Everyone knows that, with a few exceptions, the ’90s were not a great decade for science-fiction. Like Heavy Metal, and monster movie/slasher hybrids, the genre had grown a bit stale. Yet I’ve always had a fondness for the speculative televsion of the decade. I’ll admit that a great portion of this appreciation is pure nostalgia. Many of the shows have a warm, soft aesthetic that I associate with my youth.
Beyond that, however, the sci-fi of the time took inspiration from guys like Ray Bradbury, or Richard Matheson, well respected authors who utilized science as a mechanism to tell stories about people. That is the kind of sci-fi that most resonates with me. It can be anything from topical, to scary, even funny. Because of this, I think it’s worth going back and taking a look at the shows from that time.
In these series of articles, I won’t talk about The X-Files, or any of the Star Trek series’, as they are still the topics of conversation in much of the general public. The former even on the verge of making a comeback with the upcoming X-Files limited series set to premiere on Fox. Instead, I’ll be watching, and writing about, shows that, like grunge, TGIF, and legetimately funny sitcoms on Nickelodeon, didn’t last much beyond the new millenium.
The first being SLIDERS.
What if you could travel to parallel worlds? The same Earth, the same year, only different dimensions. A world where the Russians ruled America? Or where your dreams of being a superstar came true? Or where San Fransisco was a maximum security prison? My friends, and I, found a gateway. Now the problem is finding a way back home.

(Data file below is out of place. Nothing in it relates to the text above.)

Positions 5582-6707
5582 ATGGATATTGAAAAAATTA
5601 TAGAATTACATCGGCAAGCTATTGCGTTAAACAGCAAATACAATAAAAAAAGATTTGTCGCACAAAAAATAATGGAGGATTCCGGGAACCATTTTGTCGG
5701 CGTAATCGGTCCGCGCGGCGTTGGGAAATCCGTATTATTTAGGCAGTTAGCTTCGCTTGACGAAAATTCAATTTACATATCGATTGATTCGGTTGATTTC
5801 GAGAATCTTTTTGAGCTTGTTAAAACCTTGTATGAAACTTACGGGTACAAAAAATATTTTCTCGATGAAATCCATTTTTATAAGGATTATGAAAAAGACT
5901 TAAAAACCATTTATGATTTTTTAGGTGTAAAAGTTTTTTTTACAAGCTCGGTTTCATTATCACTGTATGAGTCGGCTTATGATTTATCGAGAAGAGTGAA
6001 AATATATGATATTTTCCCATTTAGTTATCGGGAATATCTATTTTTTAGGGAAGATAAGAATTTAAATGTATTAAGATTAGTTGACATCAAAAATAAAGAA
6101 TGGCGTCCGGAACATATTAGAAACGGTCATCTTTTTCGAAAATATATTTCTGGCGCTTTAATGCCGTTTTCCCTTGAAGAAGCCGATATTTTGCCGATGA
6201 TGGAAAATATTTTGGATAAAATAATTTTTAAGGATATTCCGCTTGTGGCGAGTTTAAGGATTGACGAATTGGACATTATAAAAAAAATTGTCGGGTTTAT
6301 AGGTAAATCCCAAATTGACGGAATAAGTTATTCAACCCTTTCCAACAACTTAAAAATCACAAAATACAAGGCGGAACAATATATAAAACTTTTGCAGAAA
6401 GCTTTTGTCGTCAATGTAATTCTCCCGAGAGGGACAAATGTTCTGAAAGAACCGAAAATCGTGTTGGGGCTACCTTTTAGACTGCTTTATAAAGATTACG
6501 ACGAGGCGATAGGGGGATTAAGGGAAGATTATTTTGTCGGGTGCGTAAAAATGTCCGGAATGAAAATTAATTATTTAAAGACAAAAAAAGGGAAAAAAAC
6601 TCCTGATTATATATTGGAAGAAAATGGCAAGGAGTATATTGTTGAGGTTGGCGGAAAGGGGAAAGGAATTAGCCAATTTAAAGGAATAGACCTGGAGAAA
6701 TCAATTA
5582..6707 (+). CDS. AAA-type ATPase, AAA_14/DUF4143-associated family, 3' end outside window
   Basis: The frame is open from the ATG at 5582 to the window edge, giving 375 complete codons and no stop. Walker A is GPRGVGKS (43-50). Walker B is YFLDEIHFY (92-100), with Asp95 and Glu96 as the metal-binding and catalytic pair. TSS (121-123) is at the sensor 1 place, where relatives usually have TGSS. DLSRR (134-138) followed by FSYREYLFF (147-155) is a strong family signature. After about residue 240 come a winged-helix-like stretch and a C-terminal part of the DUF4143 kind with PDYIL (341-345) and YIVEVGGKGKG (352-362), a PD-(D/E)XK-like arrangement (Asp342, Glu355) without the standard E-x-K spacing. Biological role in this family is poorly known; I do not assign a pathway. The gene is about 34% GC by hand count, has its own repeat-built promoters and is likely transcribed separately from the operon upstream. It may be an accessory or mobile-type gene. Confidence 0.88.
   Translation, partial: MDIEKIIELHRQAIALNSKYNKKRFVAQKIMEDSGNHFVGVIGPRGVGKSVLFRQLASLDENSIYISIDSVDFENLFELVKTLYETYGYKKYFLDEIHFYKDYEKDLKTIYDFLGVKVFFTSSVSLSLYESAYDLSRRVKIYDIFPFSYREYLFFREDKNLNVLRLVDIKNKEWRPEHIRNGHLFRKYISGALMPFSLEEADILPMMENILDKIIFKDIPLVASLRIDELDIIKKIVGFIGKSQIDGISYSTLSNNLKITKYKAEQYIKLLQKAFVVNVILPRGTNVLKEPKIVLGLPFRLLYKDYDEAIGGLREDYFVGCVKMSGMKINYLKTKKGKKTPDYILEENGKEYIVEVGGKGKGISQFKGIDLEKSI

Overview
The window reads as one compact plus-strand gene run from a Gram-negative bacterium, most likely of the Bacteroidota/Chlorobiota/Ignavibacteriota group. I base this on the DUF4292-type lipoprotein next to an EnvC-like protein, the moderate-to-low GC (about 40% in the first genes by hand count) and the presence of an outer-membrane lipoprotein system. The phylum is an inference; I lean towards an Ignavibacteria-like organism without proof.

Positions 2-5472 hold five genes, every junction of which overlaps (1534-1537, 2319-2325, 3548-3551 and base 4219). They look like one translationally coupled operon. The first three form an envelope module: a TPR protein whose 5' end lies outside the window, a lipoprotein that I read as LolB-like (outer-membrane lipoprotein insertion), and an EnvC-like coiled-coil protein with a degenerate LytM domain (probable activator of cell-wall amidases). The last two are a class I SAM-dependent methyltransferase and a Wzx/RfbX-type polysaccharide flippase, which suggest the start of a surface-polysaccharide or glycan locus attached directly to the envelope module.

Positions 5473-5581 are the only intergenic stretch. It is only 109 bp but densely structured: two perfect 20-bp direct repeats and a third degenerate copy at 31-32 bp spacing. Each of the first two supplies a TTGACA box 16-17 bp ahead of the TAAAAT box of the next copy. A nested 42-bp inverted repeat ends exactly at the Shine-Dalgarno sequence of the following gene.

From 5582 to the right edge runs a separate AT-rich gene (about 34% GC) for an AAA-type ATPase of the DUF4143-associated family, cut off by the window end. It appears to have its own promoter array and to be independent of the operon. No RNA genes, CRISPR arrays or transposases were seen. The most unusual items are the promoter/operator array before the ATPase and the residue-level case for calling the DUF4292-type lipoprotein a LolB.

The opening monologue says it all. This is a series about going to worlds like ours, but different. It’s a simple premise with limitless possibilities. But does it deliver? That’s what I’m out to discover.
Sliders has always fascinated me. When it was on, I’d catch it every now and then, never finding myself lost. The characters are distinctly drawn and identifiable. That’s another great thing about genre fiction from this decade – each episode stood on its own and was renewed each week. I love serialized stories, but there is something refreshing about starting all over again at the start of each new episode. Unfortunately, it’s also easy to run out of ideas very quickly.